COMMONS

Universal Credit: New concerns over delays and lack of clarity

03 February 2016

The Public Accounts Committee highlights concerns over the roll-out of Universal Credit concluding the programme still has "a long way to go".

The Committee says it remains "disappointed by the persistent lack of clarity and evasive responses by the Department to our inquiries, particularly about the extent and impact of delays".

Meg Hillier MP, Chair of the PAC, said today:

"The lack of transparency surrounding a programme with such wide-reaching implications for so many people is completely unacceptable."

The estimated completion date for the roll-out of the Universal Credit digital service is six months later compared to when the PAC examined the programme last year.

Fully operational in March 2021

The Department for Work & Pensions now expects Universal Credit to be fully operational in March 2021. The Office for Budget Responsibility forecasts a further six-month delay beyond this latest planned end-date.

The Committee is concerned such delays will postpone the programme’s expected benefits and that delays relating to the digital service in particular may increase costs.

It points to weaknesses in milestones for the programme’s implementation, which it finds create "uncertainty for claimants, advisers, and local authorities, and makes it difficult for Parliament and taxpayers to hold the Department to account".

Clarify the business case

The Report urges the Department to "set out and report publicly against a wider set of clearly stated milestones", and outlines areas it expects these to cover in an appendix to the attached Report.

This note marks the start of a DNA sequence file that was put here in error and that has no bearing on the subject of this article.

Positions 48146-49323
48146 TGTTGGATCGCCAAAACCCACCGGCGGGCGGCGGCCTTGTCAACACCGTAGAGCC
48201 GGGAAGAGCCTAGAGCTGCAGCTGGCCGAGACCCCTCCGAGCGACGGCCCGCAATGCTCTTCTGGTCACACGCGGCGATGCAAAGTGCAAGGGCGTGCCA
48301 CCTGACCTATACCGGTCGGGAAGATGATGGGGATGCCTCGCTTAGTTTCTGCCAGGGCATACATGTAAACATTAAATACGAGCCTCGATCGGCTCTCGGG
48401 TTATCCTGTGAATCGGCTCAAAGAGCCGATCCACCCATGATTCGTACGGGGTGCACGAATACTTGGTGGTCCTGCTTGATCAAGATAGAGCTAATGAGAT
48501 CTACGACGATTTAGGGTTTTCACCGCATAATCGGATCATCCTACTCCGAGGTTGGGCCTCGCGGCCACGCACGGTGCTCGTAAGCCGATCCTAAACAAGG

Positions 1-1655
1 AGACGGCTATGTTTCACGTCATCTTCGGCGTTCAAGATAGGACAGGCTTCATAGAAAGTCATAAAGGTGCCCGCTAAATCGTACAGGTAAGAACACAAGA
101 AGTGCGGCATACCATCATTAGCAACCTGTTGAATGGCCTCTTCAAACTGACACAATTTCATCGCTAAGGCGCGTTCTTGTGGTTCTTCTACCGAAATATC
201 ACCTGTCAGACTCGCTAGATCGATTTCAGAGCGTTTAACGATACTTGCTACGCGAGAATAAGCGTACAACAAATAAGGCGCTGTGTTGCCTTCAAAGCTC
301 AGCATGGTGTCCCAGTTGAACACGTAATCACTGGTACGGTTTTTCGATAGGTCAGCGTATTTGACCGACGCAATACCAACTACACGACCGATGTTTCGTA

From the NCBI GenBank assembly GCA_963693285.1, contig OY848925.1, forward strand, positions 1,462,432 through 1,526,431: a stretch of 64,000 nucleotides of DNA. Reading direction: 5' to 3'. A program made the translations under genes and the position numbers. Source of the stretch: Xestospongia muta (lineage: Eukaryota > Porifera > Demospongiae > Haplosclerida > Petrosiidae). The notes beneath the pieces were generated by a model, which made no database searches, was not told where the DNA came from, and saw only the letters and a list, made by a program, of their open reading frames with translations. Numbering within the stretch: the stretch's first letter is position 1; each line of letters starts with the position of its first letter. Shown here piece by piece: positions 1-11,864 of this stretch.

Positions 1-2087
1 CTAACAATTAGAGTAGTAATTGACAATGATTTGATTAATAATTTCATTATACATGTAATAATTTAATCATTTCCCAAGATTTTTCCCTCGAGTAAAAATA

It also calls for clarity on the business case for Universal Credit, which has not been updated to take account of recent changes to tax credits, and recommends changes to the way the Department evaluates the programme as the roll-out proceeds.

Chair's comment

Meg Hillier MP said:

"The Department for Work & Pensions appears either unable or unwilling to level with Parliament and the public about Universal Credit.

This lack of clarity creates needless uncertainty for claimants and those tasked with running the programme. It’s also an unnecessary obstacle to Parliament and taxpayers holding the government to account.

Since our previous Report it has emerged there will be further delays before Universal Credit becomes fully operational, the full implications of which are unclear. It’s also worrying that the approved business case for the programme has not been updated to take account of the Spending Review and Autumn Statement.

If taxpayers are to have any faith in what is already a complex and controversial project then the Department must provide clear information about the impact of these factors and the roll-out of the programme as a whole."

In February 2015 the previous PAC published Universal Credit: progress update. The Department accepted the Report’s recommendations, but the Committee questioned its commitment to ensuring "real clarity on this important programme’s progress".

This latest Report follows a new inquiry that recalled both the Department and HM Treasury to discuss ongoing issues of concern around the business case, the continuing risks of delay, and the lack of transparency and clear milestones.

Report summary

We acknowledge that Universal Credit has stabilised and made progress since the previous Committee of Public Accounts first reported on the programme in 2013. However, there remains a long way to go.

Implementation of Universal Credit so far has focussed mainly on the simplest cases, and the Department for Work & Pensions has again delayed the programme.

The completion date for the roll-out of its new digital service is six months later compared to when we looked at the programme only a year ago, and the Department now expects that Universal Credit will be fully operational in March 2021.

OBR forecasts further delays

The Office for Budget Responsibility (OBR) forecasts that there will be a further six-month delay beyond the Department’s latest planned end-date.

We remain disappointed by the persistent lack of clarity and evasive responses by the Department to our inquiries, particularly about the extent and impact of delays.

The Department’s response to the previous Committee’s recommendations in the February 2015 report Universal Credit: progress update do not convince us that it is committed to improving transparency about the programme’s progress.

Further information

Image: iStockphoto

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